Researchers from the Technical University of Munich (TUM) have examined the role microbiota play in the digestive system in the case of food allergies.  The results presented at the convention of the European Society for Dermatological Research (ESDR) suggest the gut flora and the various elements of the immune system are closely interwoven and mutually influence each other.  Biedermann et al.  focused their investigations on a protein called NOD2, which they note is a receptor of the immune system able to "recognise" intestinal bacteria.  They found that when the receptor was absent, the immune reaction changed, so that instead of cells such as regulatory T cells, which suppress an activation of the immune system, a greater number of what are called Th2 helper cells are formed, This causes a larger number of antibody immunoglobulin E (IgE) to be produced.  The team note that in persons suffering from food allergies, the IgE in the body has been "trained" for the corresponding allergens, and stimulates distinct cells to trigger an allergic reaction when it detects the allergen in the intestine, for example. The greater the amount of IgE, the stronger the allergic reaction. The scientists observed these finding using mouse models when NOD2 was absent.  (Eurekalert)

Allergen Services: RSSL provides a comprehensive range of testing, training and food allergen consultancy services to help you control and manage allergens within manufacturing and retailing. To find out more please contact Customer Services telephone 0118 918 4076 or e-mail enquiries@rssl.com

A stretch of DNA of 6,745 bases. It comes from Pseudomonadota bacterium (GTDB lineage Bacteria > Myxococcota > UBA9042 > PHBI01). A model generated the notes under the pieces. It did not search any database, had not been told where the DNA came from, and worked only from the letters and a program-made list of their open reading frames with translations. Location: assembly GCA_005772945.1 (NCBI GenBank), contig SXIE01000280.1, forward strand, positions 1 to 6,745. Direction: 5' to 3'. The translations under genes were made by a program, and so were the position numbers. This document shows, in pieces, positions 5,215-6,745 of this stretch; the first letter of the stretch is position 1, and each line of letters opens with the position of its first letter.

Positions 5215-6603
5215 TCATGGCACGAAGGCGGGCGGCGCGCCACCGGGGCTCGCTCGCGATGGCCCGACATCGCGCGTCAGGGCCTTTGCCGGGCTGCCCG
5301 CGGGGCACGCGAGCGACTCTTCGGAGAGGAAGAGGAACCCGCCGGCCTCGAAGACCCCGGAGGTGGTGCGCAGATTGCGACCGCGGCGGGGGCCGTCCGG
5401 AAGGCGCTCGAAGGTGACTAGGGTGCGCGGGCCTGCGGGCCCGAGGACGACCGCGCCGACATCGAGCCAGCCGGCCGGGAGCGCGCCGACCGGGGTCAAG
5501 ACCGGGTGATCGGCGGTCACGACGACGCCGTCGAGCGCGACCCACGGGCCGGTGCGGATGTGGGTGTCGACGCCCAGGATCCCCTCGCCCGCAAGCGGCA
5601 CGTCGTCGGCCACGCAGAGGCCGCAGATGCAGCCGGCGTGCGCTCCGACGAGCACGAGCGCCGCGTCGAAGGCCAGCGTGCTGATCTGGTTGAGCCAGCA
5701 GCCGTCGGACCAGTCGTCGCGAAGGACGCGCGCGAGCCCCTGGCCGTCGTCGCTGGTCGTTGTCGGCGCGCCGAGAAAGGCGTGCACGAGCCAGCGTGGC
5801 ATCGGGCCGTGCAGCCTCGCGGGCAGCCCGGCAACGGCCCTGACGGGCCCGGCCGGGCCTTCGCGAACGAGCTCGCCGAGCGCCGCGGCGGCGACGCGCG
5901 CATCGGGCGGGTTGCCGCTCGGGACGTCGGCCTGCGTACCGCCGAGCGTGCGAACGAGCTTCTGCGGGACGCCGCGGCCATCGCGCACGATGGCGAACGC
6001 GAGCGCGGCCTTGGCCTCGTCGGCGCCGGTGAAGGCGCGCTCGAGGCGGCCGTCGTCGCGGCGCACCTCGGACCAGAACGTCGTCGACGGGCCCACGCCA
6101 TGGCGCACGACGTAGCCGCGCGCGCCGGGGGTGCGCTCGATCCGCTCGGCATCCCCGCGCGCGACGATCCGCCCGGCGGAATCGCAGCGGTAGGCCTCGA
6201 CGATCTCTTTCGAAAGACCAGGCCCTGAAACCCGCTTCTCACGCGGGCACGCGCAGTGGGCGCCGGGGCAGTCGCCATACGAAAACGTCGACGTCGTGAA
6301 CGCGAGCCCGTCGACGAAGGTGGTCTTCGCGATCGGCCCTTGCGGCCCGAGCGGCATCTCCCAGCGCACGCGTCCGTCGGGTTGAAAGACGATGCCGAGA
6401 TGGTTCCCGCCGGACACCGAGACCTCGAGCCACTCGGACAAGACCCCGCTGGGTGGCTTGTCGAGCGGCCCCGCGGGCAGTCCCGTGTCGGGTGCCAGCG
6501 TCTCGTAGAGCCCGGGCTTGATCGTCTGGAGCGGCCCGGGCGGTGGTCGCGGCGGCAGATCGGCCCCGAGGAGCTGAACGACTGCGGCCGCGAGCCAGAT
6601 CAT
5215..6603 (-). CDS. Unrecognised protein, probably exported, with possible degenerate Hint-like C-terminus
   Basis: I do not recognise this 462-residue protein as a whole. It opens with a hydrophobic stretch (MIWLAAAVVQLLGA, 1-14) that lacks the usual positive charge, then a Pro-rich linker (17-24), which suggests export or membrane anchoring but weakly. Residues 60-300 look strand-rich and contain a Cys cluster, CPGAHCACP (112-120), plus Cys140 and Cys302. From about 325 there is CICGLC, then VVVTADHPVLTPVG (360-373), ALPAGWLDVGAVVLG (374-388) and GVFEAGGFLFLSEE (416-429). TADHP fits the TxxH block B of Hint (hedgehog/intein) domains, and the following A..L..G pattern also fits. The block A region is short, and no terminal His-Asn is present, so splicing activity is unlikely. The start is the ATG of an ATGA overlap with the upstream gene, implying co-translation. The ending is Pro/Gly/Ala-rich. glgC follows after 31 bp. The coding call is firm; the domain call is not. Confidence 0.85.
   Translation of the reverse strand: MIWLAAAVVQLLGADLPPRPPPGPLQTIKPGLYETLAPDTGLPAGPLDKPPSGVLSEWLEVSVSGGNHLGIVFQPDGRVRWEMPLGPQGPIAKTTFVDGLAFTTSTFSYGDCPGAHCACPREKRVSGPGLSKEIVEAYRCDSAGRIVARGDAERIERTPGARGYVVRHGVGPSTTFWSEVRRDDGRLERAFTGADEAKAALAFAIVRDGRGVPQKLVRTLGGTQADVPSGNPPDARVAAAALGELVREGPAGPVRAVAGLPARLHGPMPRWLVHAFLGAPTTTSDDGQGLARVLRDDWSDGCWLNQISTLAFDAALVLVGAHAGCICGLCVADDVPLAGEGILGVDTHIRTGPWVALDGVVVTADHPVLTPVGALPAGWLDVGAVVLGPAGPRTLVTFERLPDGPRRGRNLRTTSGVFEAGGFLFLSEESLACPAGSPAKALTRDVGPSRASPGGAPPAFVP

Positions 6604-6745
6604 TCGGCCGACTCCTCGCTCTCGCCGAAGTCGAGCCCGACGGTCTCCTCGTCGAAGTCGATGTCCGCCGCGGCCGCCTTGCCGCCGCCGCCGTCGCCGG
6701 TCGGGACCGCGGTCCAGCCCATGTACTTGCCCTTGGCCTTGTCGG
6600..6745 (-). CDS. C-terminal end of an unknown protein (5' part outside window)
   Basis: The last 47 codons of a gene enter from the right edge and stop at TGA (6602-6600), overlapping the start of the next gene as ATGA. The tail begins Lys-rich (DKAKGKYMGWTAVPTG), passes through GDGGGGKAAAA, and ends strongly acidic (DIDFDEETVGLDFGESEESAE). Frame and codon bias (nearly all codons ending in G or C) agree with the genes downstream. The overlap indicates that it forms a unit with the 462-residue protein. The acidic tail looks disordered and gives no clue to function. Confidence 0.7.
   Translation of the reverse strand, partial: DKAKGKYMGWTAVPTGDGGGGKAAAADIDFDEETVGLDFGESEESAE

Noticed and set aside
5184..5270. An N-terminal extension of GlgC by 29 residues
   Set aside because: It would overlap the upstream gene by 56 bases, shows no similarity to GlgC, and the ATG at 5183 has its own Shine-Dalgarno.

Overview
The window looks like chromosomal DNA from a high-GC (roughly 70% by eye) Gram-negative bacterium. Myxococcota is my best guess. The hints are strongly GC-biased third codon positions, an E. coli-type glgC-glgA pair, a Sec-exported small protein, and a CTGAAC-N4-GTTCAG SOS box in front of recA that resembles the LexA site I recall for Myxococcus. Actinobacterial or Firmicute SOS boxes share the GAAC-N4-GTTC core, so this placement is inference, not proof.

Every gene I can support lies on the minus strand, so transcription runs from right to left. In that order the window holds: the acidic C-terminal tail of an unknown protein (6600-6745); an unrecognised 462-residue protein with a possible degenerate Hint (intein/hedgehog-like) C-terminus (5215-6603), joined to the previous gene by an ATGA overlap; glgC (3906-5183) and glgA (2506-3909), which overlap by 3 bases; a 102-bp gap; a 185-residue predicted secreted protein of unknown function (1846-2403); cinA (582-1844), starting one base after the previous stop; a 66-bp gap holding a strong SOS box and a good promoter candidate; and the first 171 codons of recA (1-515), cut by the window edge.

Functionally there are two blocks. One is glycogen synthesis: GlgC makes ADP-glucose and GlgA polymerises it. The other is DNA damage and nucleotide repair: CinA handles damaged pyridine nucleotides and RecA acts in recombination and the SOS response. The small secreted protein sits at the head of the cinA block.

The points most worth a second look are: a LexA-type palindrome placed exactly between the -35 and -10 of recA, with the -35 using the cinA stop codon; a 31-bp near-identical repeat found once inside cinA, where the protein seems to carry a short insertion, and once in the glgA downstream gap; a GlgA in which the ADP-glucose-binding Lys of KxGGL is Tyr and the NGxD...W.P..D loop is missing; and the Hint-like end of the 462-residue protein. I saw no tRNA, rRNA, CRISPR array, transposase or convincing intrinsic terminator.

Survey finds three in four don’t know obesity causes cancer
According to a new nationwide survey conducted by the Policy Research Centre for Cancer Prevention at Cancer Research UK, three out of four (75 per cent) people in the UK are unaware of the link between obesity and cancer.  The survey found that people from lower socioeconomic backgrounds are less likely to know about the link and men are less likely than women to be aware of the increased risk of cancer caused by obesity. The survey also discovered that more than three-quarters (78 per cent) of those asked didn’t know obesity was linked specifically to ovarian cancer. More than two thirds (69 per cent) didn’t know there was a link with breast cancer and more than half (53 per cent) didn’t know pancreatic cancer was linked to obesity.  There was better awareness of the link with bowel cancer with 60 per cent of those surveyed knowing the association and 55 per cent of people linked obesity with liver cancer. A recent report by Cancer Research UK and the UK Health Forum estimated that if current trends of being overweight and obese continued, there would be a further 670,000 cancer cases over the next 20 years. The report also found that the number of obese people would be higher among lower income groups.

share this article
RSSL endeavours to check the veracity of news stories cited in this free e-mail bulletin by referring to the primary source, but cannot be held responsible for inaccuracies in the articles so published. RSSL provides links to other World Wide Web sites as a convenience to users, but cannot be held responsible for the content or availability of these sites. This document may be copied and distributed provided the source is cited as RSSL's Food e-News and the information so distributed is not used for profit.

Previous editions

Load more editions

Make an Enquiry